Sometimes beauty hides in dark corners. For Francesco Taskayali that beauty was to be found on detention ships anchored in the Mediterranean Sea, miles off the coast of Italy where desperate migrants are being held in a grim and watery purgatory.
Last year, the world renowned pianist volunteered with the Red Cross to work on several of the eight repurposed cruise ships that the Italian government has chartered to quarantine migrants offshore.
Housing over 10,000 migrants, these floating holding pens are generally out of reach to lawyers, advocates, doctors, and journalists. So, Taskayali hoped to witness the conditions and treatment for himself. While onboard two ships — the Allegra and the Suprema — Taskayali discovered dusty pianos packed away in storage. After getting permission from the captains to move them outside and on deck, Taskayali began playing daily concerts for the migrants on the ships’ decks.
“There is a certain intimacy you get when you play for people who see themselves as invisible,” Taskayali said, adding he also wanted the chance to play for the migrants in the hope of getting creative inspiration from them and their journeys while also offering them a small sense of reprieve after a brutal journey. The concerts then became a daily ritual as crowds gathered, some dancing, some crying, many simply sitting listening nearby. Among the most popular songs he played was “Bella Ciao”, the famous 19th-century protest anthem that had just become a popular song in Tunisia thanks to a remix titled “Habibi Ciao”.
When he wasn’t playing concerts, Taskayali gave out meals and provided migrants with toiletries and cell-phone chargers. He handed out ointment for rashes. Most migrants lacked shoes when they arrived on board. Taskayali fitted them for new ones. The job he despised entailed policing the migrants to ensure that they did not attempt to commit suicide or to escape this watery purgatory by leaping off one of the high decks.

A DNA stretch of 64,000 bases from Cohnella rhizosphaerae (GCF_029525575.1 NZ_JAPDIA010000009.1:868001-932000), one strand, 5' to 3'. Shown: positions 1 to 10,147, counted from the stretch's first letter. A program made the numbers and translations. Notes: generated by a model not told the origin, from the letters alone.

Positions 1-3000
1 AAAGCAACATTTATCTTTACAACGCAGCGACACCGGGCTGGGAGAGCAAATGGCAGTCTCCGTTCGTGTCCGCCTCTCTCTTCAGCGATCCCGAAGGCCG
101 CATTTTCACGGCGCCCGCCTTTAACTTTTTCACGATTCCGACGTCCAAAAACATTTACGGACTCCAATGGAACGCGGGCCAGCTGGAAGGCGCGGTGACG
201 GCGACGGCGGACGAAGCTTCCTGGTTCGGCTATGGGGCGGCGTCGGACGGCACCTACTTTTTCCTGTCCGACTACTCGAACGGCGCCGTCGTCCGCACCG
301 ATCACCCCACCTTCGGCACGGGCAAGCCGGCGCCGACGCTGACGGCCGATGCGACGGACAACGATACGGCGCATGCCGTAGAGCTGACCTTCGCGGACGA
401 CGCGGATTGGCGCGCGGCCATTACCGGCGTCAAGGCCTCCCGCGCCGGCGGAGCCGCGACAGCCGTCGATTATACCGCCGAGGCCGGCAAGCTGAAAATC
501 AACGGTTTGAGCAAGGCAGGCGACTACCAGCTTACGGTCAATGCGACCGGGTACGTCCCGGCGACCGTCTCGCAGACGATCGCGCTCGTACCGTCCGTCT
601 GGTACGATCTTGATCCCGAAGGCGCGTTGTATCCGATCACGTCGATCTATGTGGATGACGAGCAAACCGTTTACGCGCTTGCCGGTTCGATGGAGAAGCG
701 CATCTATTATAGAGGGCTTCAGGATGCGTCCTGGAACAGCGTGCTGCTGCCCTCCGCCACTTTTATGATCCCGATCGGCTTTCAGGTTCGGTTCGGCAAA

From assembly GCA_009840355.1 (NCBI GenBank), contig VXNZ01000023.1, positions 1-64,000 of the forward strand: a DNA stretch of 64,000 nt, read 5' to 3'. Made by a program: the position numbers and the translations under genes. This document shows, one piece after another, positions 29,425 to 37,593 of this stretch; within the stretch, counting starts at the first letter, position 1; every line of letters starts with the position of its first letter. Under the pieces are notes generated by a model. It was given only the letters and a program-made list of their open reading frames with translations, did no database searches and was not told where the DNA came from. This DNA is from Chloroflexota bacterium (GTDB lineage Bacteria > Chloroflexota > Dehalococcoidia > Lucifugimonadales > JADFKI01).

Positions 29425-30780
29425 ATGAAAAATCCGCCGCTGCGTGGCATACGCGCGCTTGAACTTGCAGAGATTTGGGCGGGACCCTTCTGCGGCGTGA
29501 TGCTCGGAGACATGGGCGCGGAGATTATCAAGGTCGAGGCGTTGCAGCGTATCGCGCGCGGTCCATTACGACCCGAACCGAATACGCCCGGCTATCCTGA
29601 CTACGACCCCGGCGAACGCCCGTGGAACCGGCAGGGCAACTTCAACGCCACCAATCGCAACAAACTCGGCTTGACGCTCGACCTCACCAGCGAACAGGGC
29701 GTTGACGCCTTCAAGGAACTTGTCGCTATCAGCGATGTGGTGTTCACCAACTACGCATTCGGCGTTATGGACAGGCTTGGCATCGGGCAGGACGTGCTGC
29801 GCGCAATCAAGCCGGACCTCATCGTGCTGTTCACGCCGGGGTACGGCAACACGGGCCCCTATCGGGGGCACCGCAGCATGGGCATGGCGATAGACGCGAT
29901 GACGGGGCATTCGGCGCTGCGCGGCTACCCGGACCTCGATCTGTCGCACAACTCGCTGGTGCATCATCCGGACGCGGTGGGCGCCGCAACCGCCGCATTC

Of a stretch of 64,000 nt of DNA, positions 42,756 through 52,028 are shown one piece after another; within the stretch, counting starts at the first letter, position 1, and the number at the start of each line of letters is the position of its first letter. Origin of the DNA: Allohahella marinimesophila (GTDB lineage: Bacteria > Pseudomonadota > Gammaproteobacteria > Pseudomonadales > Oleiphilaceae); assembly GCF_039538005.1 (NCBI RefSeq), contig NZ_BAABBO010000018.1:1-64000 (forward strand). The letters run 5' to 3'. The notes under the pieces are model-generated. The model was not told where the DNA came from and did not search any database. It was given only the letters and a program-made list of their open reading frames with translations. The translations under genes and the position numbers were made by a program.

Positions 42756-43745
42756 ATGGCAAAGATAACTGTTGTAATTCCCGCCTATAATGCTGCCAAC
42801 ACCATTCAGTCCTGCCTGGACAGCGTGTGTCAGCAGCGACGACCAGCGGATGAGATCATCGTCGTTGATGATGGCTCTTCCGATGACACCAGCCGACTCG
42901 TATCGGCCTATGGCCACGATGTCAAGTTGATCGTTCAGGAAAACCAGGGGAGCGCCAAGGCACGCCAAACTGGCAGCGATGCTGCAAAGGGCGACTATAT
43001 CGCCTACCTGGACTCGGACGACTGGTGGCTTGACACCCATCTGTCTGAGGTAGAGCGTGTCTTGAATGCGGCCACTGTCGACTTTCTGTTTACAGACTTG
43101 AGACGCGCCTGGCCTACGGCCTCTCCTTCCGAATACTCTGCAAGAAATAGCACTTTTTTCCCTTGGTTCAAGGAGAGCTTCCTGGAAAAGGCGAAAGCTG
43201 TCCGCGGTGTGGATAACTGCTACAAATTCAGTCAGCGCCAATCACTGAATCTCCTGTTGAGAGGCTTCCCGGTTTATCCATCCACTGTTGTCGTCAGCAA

A self-taught musician, Taskayali, who is now 29, started playing when he was 6 and composing when he was 11. For the past decade he has served as a troubadour pianist of sorts, using his music to comfort the afflicted. Traveling to Venezuela, Turkey, Ethiopia, Kenya, Indonesia, Slovenia, Croatia, Greece, and Georgia, he performed in rural schools, private dinner parties, oncology wards, village squares and other settings where typical concerts are rare.
In Italy, Taskayali played for 150 inmates in the prison where his grandfather had worked his entire life. “I was relaxed on stage and in that hour we all forgot that we were inside a prison. At the end, as an encore, I played Caruso, by Lucio Dalla, and everyone stood up in a standing ovation.”, he recounted. “Only later, when the policemen entered, did I remember that I was not in a theater.”
Taskayali played alongside the “El Sistema” orchestra in the city of Caracas, in Chavez’s Venezuela, or in Hong Kong, shortly before the massive revolts that shook the region in 2019. “I would never have seen the eyes of those afraid of power,” Taskayali said, “if it weren’t for my work.”